“Muslims belong to Germany”, German Interior Minister says

The training of imams, the foreign influence on Germany's mosques, and the role of Islamic theology in universities, were some of the topics discussed at the German Islam Conference.

Evangelical Focus

DIK, Deutsche Welle · BERLIN · 12 DECEMBER 2018 · 10:10 CET

Khadija Mosque in Berlin, Germany. / Ceddyfresse. Wikimedia Commons.,
Khadija Mosque in Berlin, Germany. / Ceddyfresse. Wikimedia Commons.

The German Islam Conference (DIK in German), an initiative of the German Interior Ministry, held its fourth meeting in Berlin on November 28-29th.

The program was first launched in 2006, by former Interior Minister Wolfgang Schäuble, who brought together German Muslims and officials of the federal and local governments.

The conference aims to “facilitate the cultural integration of Muslims in Germany, to improve their religious and social participation, and to further develop the partnership and dialogue between government representatives and Islamic organizations”.



This year’s gathering was chaired by Horst Seehofer, the German Interior Minister, who opened the conference with a keynote speech, saying that “Muslims belong to Germany”.

“Muslims have the same rights and duties as all citizens of this country. There can be no reasonable doubt about that”, he added.

In March, Seehofer had said that “Islam doesn't belong to Germany”, and that “Germany has been shaped by Christianity”. His words created a controversy in the media.


Horst Seehofer, the German Interior Minister, during his speech. / Henning Schacht. DIK



More than 200 delegates attended the event, to discuss a range of issues such as the training of imams, the foreign influence on Germany's mosques and Muslim communities, and the role of Islamic theology in German universities, among many others.

The first day, there was a total of four podium discussions, each of which started with short lectures and finished with questions from the audience.

Under the headline “Muslims in Germany - German Muslims”, the first round of talks focused on fundamental aspects and challenges in the commitment to a successful coexistence of Muslims, among themselves and between Muslims and non-Muslims.

The three following discussions talked about integration policy, religious policy and socio-political priorities, focusing on everyday and practical experiences, questions, opportunities and problems in living together.

The discussion on the second day revolved around concrete, practical, life-worldly questions and challenges, such as: “How different or uniform can Islam be in, out of and for Germany, a Germany-based Islam? Is the diversity of Muslim advocacy groups and organizations a blessing or a curse - and how far can or should this diversity be overcome or preserved?”, among others.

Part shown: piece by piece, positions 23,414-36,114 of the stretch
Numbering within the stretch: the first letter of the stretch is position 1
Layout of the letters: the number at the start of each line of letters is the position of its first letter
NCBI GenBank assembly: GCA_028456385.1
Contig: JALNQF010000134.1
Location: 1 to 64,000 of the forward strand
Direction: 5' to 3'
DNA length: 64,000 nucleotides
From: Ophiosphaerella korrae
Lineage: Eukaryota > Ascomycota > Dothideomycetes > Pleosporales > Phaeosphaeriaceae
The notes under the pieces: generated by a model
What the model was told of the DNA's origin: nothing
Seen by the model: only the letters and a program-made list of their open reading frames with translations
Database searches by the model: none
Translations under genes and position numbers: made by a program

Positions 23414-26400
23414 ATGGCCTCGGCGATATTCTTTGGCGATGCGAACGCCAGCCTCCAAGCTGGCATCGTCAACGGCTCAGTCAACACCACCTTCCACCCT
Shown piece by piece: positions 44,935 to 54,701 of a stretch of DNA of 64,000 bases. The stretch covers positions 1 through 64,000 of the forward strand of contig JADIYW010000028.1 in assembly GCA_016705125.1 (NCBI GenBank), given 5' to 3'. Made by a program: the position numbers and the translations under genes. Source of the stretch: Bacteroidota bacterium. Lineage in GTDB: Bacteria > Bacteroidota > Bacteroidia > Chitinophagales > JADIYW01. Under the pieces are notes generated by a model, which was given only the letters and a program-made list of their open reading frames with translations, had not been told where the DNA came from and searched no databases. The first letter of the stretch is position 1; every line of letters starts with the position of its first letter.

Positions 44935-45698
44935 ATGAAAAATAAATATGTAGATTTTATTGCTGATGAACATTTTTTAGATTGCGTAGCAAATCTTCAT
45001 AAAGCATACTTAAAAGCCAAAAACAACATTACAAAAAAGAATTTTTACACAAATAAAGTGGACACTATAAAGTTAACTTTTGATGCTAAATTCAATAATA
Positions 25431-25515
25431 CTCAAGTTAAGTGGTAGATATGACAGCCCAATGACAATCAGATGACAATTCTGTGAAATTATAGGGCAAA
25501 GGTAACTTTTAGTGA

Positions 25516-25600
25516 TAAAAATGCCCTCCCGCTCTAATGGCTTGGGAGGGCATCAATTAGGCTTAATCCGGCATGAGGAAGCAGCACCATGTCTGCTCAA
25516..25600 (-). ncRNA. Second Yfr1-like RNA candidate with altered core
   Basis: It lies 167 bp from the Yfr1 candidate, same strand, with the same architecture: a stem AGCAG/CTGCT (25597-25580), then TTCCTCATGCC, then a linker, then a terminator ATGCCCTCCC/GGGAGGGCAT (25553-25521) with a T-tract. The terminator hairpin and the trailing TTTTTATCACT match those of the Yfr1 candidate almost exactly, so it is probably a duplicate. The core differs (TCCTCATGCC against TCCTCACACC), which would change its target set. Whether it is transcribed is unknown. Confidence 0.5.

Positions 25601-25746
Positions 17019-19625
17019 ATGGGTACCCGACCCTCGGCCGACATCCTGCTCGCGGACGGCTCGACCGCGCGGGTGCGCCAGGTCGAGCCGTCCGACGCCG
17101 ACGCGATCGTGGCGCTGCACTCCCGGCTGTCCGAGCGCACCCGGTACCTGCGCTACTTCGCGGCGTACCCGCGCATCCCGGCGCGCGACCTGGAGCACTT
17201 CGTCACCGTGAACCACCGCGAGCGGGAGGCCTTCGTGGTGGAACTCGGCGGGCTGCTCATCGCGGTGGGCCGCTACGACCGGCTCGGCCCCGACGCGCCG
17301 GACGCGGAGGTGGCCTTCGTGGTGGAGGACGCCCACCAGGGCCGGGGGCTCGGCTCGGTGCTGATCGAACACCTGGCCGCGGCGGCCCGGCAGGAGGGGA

The conference gathered representatives of a broad spectrum of Muslim civil society in Germany. / Henning Schacht. DIK



For the first time, liberal theologians and scientists were invited to the event, in addition to Muslim organizations like the Turkish-Islamic Union for Religious Affairs (DITIB) and the Islam Council that have always participated in the conference.

Seehofer invited Seyran Ates, who founded Berlin's liberal Ibn Ruschd-Goethe mosque, and the psychologist Ahmad Mansour, who frequently addresses religious extremism. Both are prominent proponents of secular Islam.

Since the first DIK in 2006, there has been a debate within Germany's Muslim community over who should attend the conference. Some groups have even boycotted the conference in the past.

There were also representatives of the Christian churches and the Central Council of Jews, the federal ministries, the federal states and municipalities as well as science and journalism.



One of the most controversial issues of the conference were the pork sausages served at the Wednesday dinner, where most of the attendees were Muslims and could not eat pork.

It became viral in twitter under the hastag #Blutwurstgate.

Germany's Interior Ministry said the food selection had been designed for the “diverse religious attendance” at the German Islam Conference.

He added that “there was a wide range of food at the buffet, with vegetarian, meat, fish and halal dishes available, but if individuals were still offended for religious reasons, we regret this”.


The German Interior Minister said Muslims belong to Germany. / Henning Schacht. DIK

However, Green Party politician Volker Beck slammed the Interior Ministry, writing on Twitter that “appreciating diversity means also considering different habits".

Meanwhile, the far-right Alternative for Germany (AfD) used the controversy to accuse critics of the Interior Ministry of attacking the German culture.

“Tolerance starts at the point where the blood sausage is seen simply for what it is: a German delicacy that no one has to like, but that, just like our way of life, cannot be taken away from us", AfD politician Alice Weidel wrote on Twitter.

Alongside the post was a picture of Weidel, smiling in front of several blood sausages topped with basil leaves.



Outside Germany, Turkey's opposition Nationalist Movement Party (MHP) leader called the German Islam Conference “a scandal”.

“The conference which convened with the slogan of 'Islam in Germany and for Germany' is carelessness and an insult on our belief", said Devlet Bahceli, addressing his party's parliamentary group meeting.

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